Mr. Taylor made the following points:
1. There was no direct or positive proof that the plaintiff in the court below–Louis Emmerling–was employed by Cucullu to negotiate a sale of his plantation, or that he had promised to pay him commissions for negotiating the sale. The conclusion that he did so is drawn, it is stated, from Cucullu's 'recognition' of the services of the plaintiff, and of his own liability to pay for those services, in a conversation which he had with the plaintiff in the presence of A. W. Walker, the purchaser of the property; and the facts upon which this conclusion is based were testified to by a single witness, viz: Mr. A. W. Walker himself.
2. The agreement or contract under which Emmerling pretends to claim the payment by Cucullu of $2,700, as his commissions, cannot be proved in the State of Louisiana by one witness; and the judgment of the court below must be reversed for want of sufficient evidence to sustain it, as disclosed by the statement of facts in the case.
Cormier v. Le Blanc, 8 N. S., 458; 3 L. R., 214.
Gasquit v. Kokeenot, 5 L. R., 268.
Lallande v. McMaster, 16 L. R., 532.
Gillespie v. Day, 19 L. R., 263.
Brent v. Slack, 10 R. R., 371.
Louis Emmerling recovered a judgment in the Circuit Court against J. S. Cucullu for twenty-seven hundred dollars, for brokerage on the sale of a plantation. The statement of facts shows that the commissions were earned by Emmerling, and the writ of error seems to have been prosecuted solely to vex and delay the defendant in error, who prays the court to allow him damages under the twenty-third rule.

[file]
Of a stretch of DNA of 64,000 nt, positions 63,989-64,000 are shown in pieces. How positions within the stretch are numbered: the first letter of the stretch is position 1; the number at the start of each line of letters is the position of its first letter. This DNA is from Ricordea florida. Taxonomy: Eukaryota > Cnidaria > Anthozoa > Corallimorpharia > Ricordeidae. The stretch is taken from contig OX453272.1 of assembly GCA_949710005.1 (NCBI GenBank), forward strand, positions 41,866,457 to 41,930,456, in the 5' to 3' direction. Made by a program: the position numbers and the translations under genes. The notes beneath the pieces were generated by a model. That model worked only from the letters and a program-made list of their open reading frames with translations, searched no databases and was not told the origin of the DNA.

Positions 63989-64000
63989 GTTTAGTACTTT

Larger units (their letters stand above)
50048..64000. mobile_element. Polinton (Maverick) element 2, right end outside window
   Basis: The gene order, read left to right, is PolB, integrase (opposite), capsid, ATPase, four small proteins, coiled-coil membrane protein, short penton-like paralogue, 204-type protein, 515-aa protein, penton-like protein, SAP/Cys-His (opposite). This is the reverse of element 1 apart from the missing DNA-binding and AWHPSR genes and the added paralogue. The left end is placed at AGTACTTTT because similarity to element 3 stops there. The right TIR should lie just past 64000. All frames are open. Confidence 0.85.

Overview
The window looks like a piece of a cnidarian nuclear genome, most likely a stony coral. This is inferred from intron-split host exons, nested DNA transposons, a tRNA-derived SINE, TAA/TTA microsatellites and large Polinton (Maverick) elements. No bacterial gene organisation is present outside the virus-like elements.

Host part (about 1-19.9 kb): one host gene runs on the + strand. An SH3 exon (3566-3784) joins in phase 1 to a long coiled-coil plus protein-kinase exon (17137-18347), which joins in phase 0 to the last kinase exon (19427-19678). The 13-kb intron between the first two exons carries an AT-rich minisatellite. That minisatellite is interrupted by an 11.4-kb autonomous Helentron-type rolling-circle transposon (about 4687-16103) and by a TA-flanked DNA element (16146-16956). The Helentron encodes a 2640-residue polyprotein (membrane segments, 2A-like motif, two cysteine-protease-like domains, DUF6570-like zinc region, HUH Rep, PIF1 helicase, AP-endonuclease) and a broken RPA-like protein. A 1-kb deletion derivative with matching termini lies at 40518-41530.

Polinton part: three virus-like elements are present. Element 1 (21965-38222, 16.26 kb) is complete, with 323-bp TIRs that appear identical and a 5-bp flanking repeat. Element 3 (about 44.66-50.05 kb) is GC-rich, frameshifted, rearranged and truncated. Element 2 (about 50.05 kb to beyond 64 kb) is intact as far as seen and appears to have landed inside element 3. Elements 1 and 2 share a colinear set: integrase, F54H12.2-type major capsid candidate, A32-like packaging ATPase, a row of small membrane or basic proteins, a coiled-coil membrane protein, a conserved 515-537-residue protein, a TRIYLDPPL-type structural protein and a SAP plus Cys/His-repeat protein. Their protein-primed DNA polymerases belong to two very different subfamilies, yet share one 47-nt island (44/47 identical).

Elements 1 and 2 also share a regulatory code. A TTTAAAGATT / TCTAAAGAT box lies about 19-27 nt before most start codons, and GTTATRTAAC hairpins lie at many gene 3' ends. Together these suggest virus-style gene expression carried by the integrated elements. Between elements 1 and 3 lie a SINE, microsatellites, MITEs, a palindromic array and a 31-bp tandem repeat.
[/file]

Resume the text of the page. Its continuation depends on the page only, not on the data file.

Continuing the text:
The declaration charges that the plaintiff below was employed by Cucullu, as a broker, to sell a plantation; that he effected a sale on terms satisfactory to Cucullu; that the sale was consummated, by delivery of the property and receipt of the purchase money; and that for these services the plaintiff was entitled to a brokerage of two per cent., which Cucullu refused to pay.
The facts of the case are stated by the court below in the nature of a special verdict, finding the allegations of the declaration to be supported by the evidence.
It has been objected here, that such a contract cannot be proved by one witness, according to the law of Louisiana. That objection should have been made to the court below, if it is worth anything. But the case stated, made by the judge to whom the cause was submitted, finds facts, and not evidence of facts; consequently, this court cannot inquire, unless upon some bill of exceptions properly taken, whether the evidence was sufficient to justify the finding of the court. It would be granting a new trial, because the ...